41. ^ Brock, Sebastian P. (1987). The Syriac Fathers on Prayer and the Spiritual Life. Cistercian Publications. ISBN 978-0-87907-601-6. Why is it that we stand in prayer facing east? The holy Basil tells us in his book on the Holy Spirit: 'So this is the reason why our gaze is directed eastwards when we stand in prayer: it is so that our eyes may gaze in the direction of Paradise, in this way we may seek for our original...
  42. ^ Gettu, Assta Bereket (2017). Fear Not, for I Am with You. Dorrance Publishing. ISBN 978-1-4809-3707-9. That had been my understanding for many years, and for that matter I had never prayed a small portion of the prayers in most of my entire life as a student at my Ethiopian Orthodox Tewahido Church. As it had been a common practice in my church, I had prayed every morning the whole prayers I bentioned afore from cover to cover and always concluded my prayer with the Lord's Prayer followed with the Hallow Thee Mary. Usually I did not sit down until I had said all my prayers, my face always facing toward the east because I had been told that east symbolizes Mary, and the light that comes out from the east symbolizes Jesus. Also, I was told that when Jesus comes for the second time, he would appear in his glory from the east.
  43. ^ Dawood, Bishoy (8 December 2013). "Stand, Bow, Prostrate: The Prayerful Body of Coptic Christianity". The Clarion Review. Retrieved 6 August 2020. On the other hand, the general practices of prayer that have been formalized in the Coptic Church are included in the personal prayers of the Liturgy of the Hours, which is called the Agpeya, and the communal liturgical prayers in the church. ...Standing facing the East is the most frequent prayer position. ... This is further emphasized in the fact that Copts pray facing the East, waiting for the return of Jesus in glory; his return as the enthroned Pantocrator is portrayed in the iconography that is placed before the worshippers.
  44. ^ Mary Cecil, 2nd Baroness Amherst of Hackney (1906). A Sketch of Egyptian History from the Earliest Times to the Present Day. Methuen. p. 399. Prayers 7 times a day are enjoined, and the most strict among the Copts recite one of more of the Psalms of David each time they pray. They always wash their hands and faces before devotions, and turn to the East.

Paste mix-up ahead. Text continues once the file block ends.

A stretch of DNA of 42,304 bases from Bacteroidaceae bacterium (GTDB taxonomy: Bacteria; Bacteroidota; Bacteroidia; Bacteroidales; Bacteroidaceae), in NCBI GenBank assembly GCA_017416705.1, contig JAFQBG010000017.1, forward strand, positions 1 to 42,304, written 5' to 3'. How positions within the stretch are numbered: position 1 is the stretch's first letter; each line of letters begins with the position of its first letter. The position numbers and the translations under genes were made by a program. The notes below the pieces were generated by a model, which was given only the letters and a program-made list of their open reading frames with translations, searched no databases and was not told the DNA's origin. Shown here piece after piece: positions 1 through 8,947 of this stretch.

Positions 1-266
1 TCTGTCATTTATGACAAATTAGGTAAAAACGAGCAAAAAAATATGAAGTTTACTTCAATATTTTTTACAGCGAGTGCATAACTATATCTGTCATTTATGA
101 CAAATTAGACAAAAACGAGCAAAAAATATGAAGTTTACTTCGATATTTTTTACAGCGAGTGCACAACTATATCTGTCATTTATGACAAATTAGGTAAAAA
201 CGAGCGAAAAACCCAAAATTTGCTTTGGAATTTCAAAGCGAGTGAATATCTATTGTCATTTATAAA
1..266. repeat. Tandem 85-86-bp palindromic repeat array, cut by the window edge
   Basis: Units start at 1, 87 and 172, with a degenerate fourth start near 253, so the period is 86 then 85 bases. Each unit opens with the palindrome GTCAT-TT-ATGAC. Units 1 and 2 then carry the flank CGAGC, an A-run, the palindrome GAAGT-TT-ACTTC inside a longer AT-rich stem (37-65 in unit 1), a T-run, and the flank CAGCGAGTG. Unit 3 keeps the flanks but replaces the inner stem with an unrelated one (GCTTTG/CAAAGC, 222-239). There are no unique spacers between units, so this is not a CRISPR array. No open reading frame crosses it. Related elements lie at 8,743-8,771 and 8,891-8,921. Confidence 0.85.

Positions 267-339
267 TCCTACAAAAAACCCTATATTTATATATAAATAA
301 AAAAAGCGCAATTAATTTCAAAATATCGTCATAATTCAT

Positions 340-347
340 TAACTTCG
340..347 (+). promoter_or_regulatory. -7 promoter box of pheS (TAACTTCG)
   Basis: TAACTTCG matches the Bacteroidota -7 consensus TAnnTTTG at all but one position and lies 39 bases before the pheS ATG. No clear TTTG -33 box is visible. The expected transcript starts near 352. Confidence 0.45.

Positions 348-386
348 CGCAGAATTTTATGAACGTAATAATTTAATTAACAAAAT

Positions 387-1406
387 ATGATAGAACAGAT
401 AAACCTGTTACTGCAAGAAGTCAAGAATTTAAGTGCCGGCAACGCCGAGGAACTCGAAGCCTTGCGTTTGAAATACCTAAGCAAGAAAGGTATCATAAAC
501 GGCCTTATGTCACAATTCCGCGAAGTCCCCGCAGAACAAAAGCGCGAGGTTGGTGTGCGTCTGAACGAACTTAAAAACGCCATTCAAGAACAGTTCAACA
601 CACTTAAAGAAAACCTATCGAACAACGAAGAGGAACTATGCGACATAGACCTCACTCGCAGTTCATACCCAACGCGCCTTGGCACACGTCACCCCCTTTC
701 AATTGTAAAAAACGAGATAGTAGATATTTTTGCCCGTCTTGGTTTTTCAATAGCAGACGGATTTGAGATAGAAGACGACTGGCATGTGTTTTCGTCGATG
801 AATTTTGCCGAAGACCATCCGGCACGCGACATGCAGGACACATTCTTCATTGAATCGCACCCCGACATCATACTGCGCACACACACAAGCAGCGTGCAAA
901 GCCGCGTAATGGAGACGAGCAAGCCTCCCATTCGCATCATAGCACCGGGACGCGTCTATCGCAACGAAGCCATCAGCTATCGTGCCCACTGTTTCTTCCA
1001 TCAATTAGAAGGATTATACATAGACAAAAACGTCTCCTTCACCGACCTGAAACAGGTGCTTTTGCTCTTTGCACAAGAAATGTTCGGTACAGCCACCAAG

45. ^ "Facing East to Pray". www.orthodoxprayer.org. Retrieved 16 March 2020.
  46. ^ Baum, Wilhelm; Winkler, Dietmar W. (2003). The Church of the East: A Concise History. Routledge. ISBN 978-1-134-43019-2. When at prayer, Christians should put on a belt and face east, where the lost paradise lay.
  47. ^ Farhadian, Charles E. (16 July 2007). Christian Worship Worldwide: Expanding Horizons, Deepening Practices. Wm. B. Eerdmans Publishing. p. 58. ISBN 9780802828538. Retrieved 12 December 2017.
  48. ^ Manlio Sodi, Achille Maria Triacca (editors), Missale Romanum: Editio Princeps (1570) (Libreria Editrice Vaticana 1998), p. 12
  49. ^ Ritus servandus in celebratione Missae, V, 3 (page LVII in the 1962 edition of the Roman Missal)
  50. ^ The Oxford Dictionary of the Christian Church (Oxford University Press 2005 ISBN 978-0-19-280290-3), article "orientation"
  51. ^ "When Christians in fourth-century Rome could first freely begin to build churches, they customarily located the sanctuary towards the west end of the building in imitation of the sanctuary of the Jerusalem Temple. Although in the days of the Jerusalem Temple the high priest indeed faced east when sacrificing on Yom Kippur, the sanctuary within which he stood was located at the west end of the Temple. The Christian replication of the layout and the orientation of the Jerusalem Temple helped to dramatize the eschatological meaning attached to the sacrificial death of Jesus the High Priest in the Epistle to the Hebrews" (The Biblical Roots of Church Orientation by Helen Dietz).
  52. ^ Remery, Michel (2010). Mystery and Matter. Brill. p. 179. ISBN 978-9-00418296-7. Retrieved 20 January 2014.
  53. ^ Congregation for Divine Worship and the Discipline of the Sacraments, "Pregare «ad orientem versus»", in Notitiae, issue 325 (vol. 9, No. 5), May 1993, pp. 346–347; English translation.
  54. ^ "Church Fathers: Sermon 27 (Leo the Great)". www.newadvent.org.